Being Mindful of Health

Being Mindful of Health

There is evidence that mindfulness can have profound healing benefits to the mind and body. Neuroscientists are now discovering more about how being mindful changes the brain, while medical researchers are analyzing the overall health benefits. A Huffington Post article discussed a growing body of published studies with compelling evidence that mindfulness is a legitimate treatment option.

For example, Harvard-affiliated researchers at Massachusetts General Hospital reported the results of an eight-week mindfulness meditation program showing measurable changes in brain regions associated with memory, sense of self, empathy, and stress. The groundbreaking study used magnetic resonance (MR) images to document the changes over time, specifically in the brain’s gray matter, providing scientific evidence for the first time.

Another study at Lund University in Sweden concluded, “group mindfulness treatment to be as effective as individual cognitive behavioral therapy (CBT) in treating individuals suffering from anxiety, depression and severe stress responses.” This is important because it may offer a more affordable and convenient treatment method for a variety of disorders, that is suitable for anyone to learn and use. It also provides a tool that can be used throughout life.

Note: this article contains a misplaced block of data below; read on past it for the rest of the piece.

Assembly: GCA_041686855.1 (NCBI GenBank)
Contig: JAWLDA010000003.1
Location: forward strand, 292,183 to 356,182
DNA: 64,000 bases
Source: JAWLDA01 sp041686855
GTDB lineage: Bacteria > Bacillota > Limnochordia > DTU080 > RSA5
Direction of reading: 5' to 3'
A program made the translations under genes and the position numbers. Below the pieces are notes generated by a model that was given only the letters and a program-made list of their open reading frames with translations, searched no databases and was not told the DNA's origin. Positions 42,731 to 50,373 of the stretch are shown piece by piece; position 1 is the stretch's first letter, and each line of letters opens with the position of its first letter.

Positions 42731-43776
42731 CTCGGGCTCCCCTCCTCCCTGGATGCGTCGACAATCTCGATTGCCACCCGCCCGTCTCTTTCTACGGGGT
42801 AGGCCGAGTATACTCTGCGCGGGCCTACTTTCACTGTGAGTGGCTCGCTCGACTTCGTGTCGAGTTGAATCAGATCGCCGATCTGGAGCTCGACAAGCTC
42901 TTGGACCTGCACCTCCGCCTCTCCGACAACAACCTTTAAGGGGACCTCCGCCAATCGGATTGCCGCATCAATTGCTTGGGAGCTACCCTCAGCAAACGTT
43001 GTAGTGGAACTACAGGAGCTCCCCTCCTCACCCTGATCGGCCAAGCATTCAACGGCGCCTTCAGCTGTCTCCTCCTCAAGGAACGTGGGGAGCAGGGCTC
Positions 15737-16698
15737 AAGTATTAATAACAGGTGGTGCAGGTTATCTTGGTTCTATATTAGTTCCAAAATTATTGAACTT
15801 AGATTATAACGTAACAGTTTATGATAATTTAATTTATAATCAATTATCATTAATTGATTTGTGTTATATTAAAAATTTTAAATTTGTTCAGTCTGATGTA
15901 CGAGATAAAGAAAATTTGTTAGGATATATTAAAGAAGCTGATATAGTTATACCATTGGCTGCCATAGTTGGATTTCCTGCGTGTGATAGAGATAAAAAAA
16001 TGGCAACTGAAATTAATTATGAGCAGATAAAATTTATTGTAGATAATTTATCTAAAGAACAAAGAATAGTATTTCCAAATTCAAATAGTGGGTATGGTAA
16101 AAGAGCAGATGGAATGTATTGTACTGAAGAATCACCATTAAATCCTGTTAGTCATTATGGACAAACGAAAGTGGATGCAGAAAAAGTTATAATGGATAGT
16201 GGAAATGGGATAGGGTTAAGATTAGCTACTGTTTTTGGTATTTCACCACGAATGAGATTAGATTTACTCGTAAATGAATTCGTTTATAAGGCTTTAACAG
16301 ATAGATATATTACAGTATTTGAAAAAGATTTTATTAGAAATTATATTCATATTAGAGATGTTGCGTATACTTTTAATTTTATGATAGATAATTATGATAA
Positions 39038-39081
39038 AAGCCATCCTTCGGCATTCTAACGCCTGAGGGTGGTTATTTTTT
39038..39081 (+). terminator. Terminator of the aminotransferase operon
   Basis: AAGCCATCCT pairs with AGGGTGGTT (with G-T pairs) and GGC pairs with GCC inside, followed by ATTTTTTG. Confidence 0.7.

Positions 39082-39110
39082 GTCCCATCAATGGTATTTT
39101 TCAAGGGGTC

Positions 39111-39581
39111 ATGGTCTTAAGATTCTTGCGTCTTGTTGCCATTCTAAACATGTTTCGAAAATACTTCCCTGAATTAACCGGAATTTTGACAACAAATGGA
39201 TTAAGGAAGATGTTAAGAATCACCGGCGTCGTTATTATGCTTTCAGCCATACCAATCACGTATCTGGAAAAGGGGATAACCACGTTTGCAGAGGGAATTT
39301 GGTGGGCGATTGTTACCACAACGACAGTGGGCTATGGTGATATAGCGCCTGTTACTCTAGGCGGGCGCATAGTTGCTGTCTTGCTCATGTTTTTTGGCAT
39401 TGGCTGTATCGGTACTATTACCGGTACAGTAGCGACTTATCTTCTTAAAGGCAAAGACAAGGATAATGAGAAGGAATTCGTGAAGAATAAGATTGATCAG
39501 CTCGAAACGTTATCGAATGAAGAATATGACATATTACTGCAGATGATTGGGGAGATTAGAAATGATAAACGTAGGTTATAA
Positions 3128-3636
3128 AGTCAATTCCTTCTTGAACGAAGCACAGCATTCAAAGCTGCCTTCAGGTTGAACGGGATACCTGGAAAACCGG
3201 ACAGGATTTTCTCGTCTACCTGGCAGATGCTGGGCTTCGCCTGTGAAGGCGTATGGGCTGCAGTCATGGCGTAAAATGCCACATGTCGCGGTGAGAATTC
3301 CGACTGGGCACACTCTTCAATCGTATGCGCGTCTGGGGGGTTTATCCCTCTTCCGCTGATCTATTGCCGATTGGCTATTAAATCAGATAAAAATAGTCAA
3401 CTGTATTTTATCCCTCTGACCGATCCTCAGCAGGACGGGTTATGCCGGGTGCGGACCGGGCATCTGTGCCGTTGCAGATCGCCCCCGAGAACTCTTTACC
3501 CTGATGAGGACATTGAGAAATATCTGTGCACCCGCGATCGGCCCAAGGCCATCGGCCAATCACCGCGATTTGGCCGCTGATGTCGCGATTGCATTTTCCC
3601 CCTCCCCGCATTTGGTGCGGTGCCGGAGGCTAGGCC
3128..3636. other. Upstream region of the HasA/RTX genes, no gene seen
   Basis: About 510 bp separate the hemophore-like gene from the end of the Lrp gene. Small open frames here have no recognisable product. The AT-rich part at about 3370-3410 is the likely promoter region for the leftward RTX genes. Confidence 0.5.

Mindfulness improves physical health in a number of ways. It can help relieve stress, lower blood pressure, reduce chronic pain, improve sleep, and alleviate gastrointestinal difficulties. Mindfulness improves mental health also. In recent years, psychotherapists have turned to mindfulness meditation as an important element in the treatment of a number of problems, including depression, substance abuse, eating disorders, anxiety disorders, and obsessive-compulsive disorder.

There is more than one way to practice mindfulness, but all mindfulness techniques are a form of meditation. The basic goal is to achieve a state of alertness and focused relaxation, while paying attention to thoughts and sensations without making any judgments. Consider discussing mindful meditation with a meditation instructor as a supplemental therapy for several mental health and physical disorders.

 

http://www.huffingtonpost.com/2014/12/01/mindfulness-depression-an_n_6247572.html

http://news.harvard.edu/gazette/story/2011/01/eight-weeks-to-a-better-brain/

 

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